Dunmore v. United States of America
ORDER denying 33 Motion for Summary Judgment. Signed by Hon. Michael A. Telesca on August 12, 2013. (MES)
Dunmore v. United States of America
UNITED STATES DISTRICT COURT
WESTERN DISTRICT OF NEW YORK
PORSCHA C. DUNMORE,
DECISION AND ORDER
UNITED STATES OF AMERICA,
action pursuant to the Federal Tort Claims Act, 28 U.S.C. § 26712680 seeking damages for injuries sustained following a motor
vehicle accident involving a vehicle operated by an United States
Postal Service (“USPS”) employee and another vehicle which struck
Plaintiff as she was attempting to get into her parked vehicle.
Plaintiff moves for summary judgment contending that the USPS
employee, Tom LoBiondo (“LoBiondo”), was negligent and that his
actions were the sole proximate cause of the accident.
the United States of America (“Defendant”), opposes the motion
contending that there are material issues of fact which preclude
summary judgment on the issue of proximate cause.
Therefore, the Plaintiff’s motion for summary judgment is
The following facts are taken from the parties’ submissions
pursuant to Local Rule 56(a) and the Court’s review of the entire
On January 3, 2011, Plaintiff was struck by a vehicle
operated by Dimarys Ruiz (“Ruiz”) after the vehicle driven by Ruiz
was struck by a USPS vehicle operated by LoBiondo.
occurred at an intersection controlled by a traffic signal.
had the right of way and LoBiondo struck her vehicle after entering
the intersection in an attempt to make a right turn through a red
LoBiondo stopped at the red light and he testified that he
first looked right then left before entering the intersection to
make the turn.
He did not see Ruiz’s vehicle until he collided
with it in the middle of the intersection.
The left bumper of the
USPS vehicle struck the center of the right side of Ruiz’s vehicle
between the passenger doors.
Plaintiff was struck while entering her parked vehicle on the
right side of Ruiz’s vehicle.
Plaintiff suffered a serious injury
LoBiondo testified that he saw Ruiz’s vehicle move left and
then turn to the right.
Ruiz testified that when her vehicle was
struck on the right side the vehicle was pushed to the right.
testified that she attempted to avoid the accident by breaking and
steering the car to the left. However, the accident happened
quickly and she was unable to avoid hitting the Plaintiff.
Rule 56(a) of the Federal Rules of Civil Procedure provides
that summary judgment shall be granted “if the movant shows that
there is no genuine dispute as to any material fact and the movant
is entitled to judgment as a matter of law.” See Fed. R. Civ. P.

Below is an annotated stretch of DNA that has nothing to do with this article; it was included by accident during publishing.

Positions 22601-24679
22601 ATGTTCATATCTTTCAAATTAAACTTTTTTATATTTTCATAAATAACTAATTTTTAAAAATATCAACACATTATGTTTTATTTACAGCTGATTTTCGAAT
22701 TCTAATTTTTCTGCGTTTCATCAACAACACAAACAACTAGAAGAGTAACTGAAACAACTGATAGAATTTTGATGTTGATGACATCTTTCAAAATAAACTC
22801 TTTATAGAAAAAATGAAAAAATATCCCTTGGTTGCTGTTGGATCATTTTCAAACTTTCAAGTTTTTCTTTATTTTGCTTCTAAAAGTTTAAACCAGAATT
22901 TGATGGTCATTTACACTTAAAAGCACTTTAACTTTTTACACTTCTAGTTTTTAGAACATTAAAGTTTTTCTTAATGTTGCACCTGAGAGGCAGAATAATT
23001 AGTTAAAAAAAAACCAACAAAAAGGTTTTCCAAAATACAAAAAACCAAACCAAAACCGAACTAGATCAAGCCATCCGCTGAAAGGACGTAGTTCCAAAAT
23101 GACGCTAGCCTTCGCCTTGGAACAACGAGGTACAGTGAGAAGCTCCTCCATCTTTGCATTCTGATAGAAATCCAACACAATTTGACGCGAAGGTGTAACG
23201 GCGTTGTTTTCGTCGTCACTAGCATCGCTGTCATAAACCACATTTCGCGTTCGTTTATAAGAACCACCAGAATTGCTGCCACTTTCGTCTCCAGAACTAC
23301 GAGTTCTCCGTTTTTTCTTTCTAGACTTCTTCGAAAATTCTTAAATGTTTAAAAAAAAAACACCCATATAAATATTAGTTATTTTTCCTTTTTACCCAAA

favorable to the nonmoving party, the court finds that no rational
jury could find in favor of that party, a grant of summary judgment
is appropriate. See Scott v. Harris, 550 U.S. 372, 379 (2007)
(citing Matsushita Elec. Industrial Co. v. Zenith Radio Corp., 475
U.S. 574, 586-587.).
To prevail on her claim against the Defendant, Plaintiff must
prove that LoBiondo was negligent and that his negligence was the
sole proximate cause of her injuries. See Steiner v. Dincesen, 95
A.D.3d 877, 877 (2nd Dep’t 2012). Here, Defendant contends that
there are questions of fact relating to whether LoBiondo’s actions
Defendants do not appear to contest that LoBiondo was negligent;
rather, they contend that there are issues of fact as to whether
Ruiz’s actions following LoBiondo’s collision with her vehicle
contributed to the accident.
A reasonable jury could conclude that LoBiondo pushed Ruiz’s
car to the left and that Ruiz’s attempt to correct her position
forced her car to the right.
Even if Ruiz had the right of way,
she “may be found to be comparatively negligent in causing an
accident if [she did] not use reasonable care” to avoid the
collision with the Plaintiff. Id.
Further, even if LoBiondo “was
negligent as a matter of law for violating the [New York] Vehicle
and Traffic Law...there may nevertheless be more than one proximate
cause of a traffic accident.” Id. (citing Gause v Martinez, 91
A.D.3d 595 (2nd Dep’t 2012); Lopez v Reyes-Flores, 52 A.D.3d 785,
786 (2nd Dep’t 2008)). “The proponent of a summary judgment motion
has the burden of establishing freedom from comparative negligence
as a matter of law. [T]he issue of comparative fault is generally
a question for the trier of fact.” Gause v Martinez, 91 A.D.3d 595
(2nd Dep’t 2012)(internal citations omitted).
The Court finds that there are questions of fact as to whether
LoBiondo’s failure to yield the right of way to Ruiz was the sole
proximate cause of Plaintiff’s injuries. Accordingly, Plaintiff’s
motion for summary judgment is denied.
For the reasons stated herein, the Court finds that there are
Accordingly, the Plaintiff’s motion is denied.
ALL OF THE ABOVE IS SO ORDERED.
S/ MICHAEL A. TELESCA
HON. MICHAEL A. TELESCA
United States District Judge
Rochester, New York
August 12, 2013
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